When she learned how to sew, Mom made me a couple dresses that I can remember to this day. Since my dad never owned a car, he walked a couple miles to work every day down the road from our house, while my mom stood out in the middle of the road waving to him as long as he was in sight. The very special relationship they had was passed on to us, and all seven had happy marriages, with maybe a squabble now and then!
After I started out in first grade (who ever heard of a kindergarten back then?), I truly fell in love with my teacher, Miss Adams, in our little country school. By the time I had finished a half year, I was passed on into second grade, so took two years in one. Many times I was asked by the teacher to go to the back of the room with three or four kids who were having a hard time learning, BUT she didn’t let me off the hook! I still had to get my work done as well.
In junior high, there were wonderful teachers, all interested in my well-being, but two or three stand out in my mind. John Hickey, who later became superintendent of schools in the area, was the best teacher I ever had. Of course, he knew his subject (history) very well and had a way of presenting the lessons to us as nobody either before or after could do.As I look back on those special days, I know why I became a teacher. As a kid, I wanted to be a big league baseball player (thanks to all of the time I spent with my brothers learning how to hit and run and catch bare-handed), or a doctor when I was in high school. As it turned out, once I thought seriously of what I would like to do with my life, I remembered Dr. Hickey and my plan to teach just as he did. I also had the privilege of being co-editor of our school newspaper, The Wilson Citizen, of which he was the sponsor. So many college teachers influenced me for the right as well. Up until my last year in high school, I had never ever been inside a church except for a funeral for one of our neighbors. However, as a pastor came out to visit my brother and me each week for the summer, we decided at the age of 15 and 18 to become church members of the pastor’s church.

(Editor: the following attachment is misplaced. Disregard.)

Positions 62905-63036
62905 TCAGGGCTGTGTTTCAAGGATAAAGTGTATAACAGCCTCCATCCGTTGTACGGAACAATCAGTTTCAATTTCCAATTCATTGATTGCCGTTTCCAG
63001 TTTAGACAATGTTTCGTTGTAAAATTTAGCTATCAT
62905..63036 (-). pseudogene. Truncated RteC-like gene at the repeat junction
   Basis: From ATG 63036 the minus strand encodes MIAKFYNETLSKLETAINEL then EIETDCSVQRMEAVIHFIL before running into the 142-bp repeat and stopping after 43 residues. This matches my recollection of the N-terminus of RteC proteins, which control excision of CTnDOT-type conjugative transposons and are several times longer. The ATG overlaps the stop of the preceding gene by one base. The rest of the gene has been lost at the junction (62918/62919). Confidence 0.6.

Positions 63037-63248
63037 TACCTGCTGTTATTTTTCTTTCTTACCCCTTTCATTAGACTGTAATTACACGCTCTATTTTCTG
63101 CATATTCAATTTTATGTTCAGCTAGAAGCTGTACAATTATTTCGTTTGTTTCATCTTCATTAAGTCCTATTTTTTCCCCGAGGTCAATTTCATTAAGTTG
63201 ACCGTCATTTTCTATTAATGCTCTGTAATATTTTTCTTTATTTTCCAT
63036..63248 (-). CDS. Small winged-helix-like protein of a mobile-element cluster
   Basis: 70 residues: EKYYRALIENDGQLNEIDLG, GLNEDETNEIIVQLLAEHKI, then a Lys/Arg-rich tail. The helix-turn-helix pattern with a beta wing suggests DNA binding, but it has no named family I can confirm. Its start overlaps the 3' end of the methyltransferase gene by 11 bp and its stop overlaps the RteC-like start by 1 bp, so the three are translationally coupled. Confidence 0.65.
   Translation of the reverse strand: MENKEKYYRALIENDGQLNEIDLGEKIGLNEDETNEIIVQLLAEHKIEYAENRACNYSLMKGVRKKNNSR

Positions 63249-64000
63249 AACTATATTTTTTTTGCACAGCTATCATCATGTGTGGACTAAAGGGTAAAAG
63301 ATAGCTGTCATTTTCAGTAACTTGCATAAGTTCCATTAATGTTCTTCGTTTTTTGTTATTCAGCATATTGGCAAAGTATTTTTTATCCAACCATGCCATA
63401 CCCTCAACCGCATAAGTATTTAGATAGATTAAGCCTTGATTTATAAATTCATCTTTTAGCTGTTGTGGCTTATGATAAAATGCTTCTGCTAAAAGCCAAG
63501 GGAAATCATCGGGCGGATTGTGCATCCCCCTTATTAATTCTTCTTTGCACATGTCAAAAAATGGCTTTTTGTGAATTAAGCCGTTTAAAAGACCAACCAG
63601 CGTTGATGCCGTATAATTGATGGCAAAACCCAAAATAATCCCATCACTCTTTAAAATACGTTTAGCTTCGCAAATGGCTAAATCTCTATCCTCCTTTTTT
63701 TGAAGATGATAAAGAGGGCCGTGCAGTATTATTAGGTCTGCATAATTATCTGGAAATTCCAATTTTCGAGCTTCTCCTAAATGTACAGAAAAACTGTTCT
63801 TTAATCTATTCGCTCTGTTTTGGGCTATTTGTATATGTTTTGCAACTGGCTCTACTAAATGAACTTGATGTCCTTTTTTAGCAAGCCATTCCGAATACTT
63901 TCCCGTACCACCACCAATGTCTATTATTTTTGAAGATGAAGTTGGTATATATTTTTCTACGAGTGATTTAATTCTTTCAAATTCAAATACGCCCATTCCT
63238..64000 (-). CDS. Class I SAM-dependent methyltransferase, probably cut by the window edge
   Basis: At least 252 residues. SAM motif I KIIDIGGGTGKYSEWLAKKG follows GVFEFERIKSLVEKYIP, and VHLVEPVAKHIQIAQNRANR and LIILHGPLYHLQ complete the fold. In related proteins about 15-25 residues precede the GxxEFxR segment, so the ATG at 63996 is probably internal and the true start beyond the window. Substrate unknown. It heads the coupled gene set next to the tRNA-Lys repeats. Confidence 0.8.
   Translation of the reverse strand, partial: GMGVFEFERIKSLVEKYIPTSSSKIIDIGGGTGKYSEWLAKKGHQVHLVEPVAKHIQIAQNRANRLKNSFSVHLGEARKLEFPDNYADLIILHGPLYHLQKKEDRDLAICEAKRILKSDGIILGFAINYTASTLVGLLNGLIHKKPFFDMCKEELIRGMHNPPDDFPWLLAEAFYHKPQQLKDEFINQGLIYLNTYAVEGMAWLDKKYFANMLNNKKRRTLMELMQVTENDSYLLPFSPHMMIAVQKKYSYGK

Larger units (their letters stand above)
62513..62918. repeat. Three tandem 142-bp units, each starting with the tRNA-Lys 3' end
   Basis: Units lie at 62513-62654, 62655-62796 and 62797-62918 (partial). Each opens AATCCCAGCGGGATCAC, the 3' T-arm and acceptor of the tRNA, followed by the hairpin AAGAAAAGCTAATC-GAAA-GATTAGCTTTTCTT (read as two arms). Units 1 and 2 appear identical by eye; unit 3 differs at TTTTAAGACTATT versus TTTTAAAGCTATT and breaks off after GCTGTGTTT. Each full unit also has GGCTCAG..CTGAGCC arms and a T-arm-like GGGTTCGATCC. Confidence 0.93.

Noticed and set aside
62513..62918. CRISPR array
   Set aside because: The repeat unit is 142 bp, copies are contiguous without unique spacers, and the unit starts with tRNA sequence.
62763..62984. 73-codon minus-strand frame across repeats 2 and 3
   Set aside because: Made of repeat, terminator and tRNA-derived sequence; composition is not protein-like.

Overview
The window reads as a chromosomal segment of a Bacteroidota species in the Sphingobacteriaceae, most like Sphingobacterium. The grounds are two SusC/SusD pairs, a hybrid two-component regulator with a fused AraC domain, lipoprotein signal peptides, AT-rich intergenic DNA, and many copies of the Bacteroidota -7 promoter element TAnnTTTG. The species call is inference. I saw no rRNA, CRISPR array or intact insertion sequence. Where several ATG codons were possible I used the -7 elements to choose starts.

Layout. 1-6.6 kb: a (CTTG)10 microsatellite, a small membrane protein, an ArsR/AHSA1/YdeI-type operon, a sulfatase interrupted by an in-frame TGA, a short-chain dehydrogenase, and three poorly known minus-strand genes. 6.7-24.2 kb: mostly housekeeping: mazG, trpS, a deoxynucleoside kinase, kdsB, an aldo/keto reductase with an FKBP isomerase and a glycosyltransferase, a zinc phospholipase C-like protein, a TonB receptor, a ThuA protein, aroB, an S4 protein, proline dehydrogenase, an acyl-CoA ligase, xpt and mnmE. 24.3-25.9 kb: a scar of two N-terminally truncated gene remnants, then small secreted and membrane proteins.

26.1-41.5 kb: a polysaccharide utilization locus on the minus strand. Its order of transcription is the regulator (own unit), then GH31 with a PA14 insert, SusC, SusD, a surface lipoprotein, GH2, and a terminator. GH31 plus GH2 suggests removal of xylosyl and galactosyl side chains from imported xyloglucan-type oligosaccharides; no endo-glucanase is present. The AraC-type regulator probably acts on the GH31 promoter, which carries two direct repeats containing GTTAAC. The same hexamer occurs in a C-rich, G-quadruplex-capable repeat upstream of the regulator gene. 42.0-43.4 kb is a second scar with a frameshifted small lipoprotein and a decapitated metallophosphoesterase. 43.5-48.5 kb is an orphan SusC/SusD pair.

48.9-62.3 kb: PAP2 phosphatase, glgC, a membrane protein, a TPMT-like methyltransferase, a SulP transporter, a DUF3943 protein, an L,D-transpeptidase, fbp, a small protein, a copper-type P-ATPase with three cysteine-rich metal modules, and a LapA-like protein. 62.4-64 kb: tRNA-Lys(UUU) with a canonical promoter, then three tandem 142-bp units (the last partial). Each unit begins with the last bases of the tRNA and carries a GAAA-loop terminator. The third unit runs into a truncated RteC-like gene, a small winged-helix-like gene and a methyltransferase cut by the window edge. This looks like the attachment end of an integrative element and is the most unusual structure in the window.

Because of that, I went off to a college in Massachusetts which was sponsored by our denomination. Just looking through the year book today, so many memories come back to me, memories of those who were always helping me to advance, not only in class, but in my life in general. Even after I was teaching, both in the States, and in Africa, I regularly received letters from some of them.
My parents stuck with me through the early days of growing up, and teachers were very special after I had started off to school. They were the biggest influence on my life in later years, and I still try to live the way they did, helping in any way that I can. – CHRIS